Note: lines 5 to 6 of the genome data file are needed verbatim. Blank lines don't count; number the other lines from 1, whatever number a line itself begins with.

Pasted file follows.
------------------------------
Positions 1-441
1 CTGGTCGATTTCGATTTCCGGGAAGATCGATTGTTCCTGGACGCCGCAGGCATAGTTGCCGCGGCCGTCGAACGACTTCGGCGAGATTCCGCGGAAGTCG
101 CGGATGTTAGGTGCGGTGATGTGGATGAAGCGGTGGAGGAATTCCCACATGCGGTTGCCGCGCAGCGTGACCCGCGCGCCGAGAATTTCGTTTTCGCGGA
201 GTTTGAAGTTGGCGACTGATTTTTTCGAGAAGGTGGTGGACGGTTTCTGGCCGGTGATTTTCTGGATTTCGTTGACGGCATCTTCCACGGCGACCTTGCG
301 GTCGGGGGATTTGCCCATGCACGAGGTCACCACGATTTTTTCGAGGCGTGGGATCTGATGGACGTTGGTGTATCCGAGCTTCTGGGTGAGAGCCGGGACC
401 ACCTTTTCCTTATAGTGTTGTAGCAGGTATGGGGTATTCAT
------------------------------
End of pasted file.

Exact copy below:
301 GTCGGGGGATTTGCCCATGCACGAGGTCACCACGATTTTTTCGAGGCGTGGGATCTGATGGACGTTGGTGTATCCGAGCTTCTGGGTGAGAGCCGGGACC
401 ACCTTTTCCTTATAGTGTTGTAGCAGGTATGGGGTATTCAT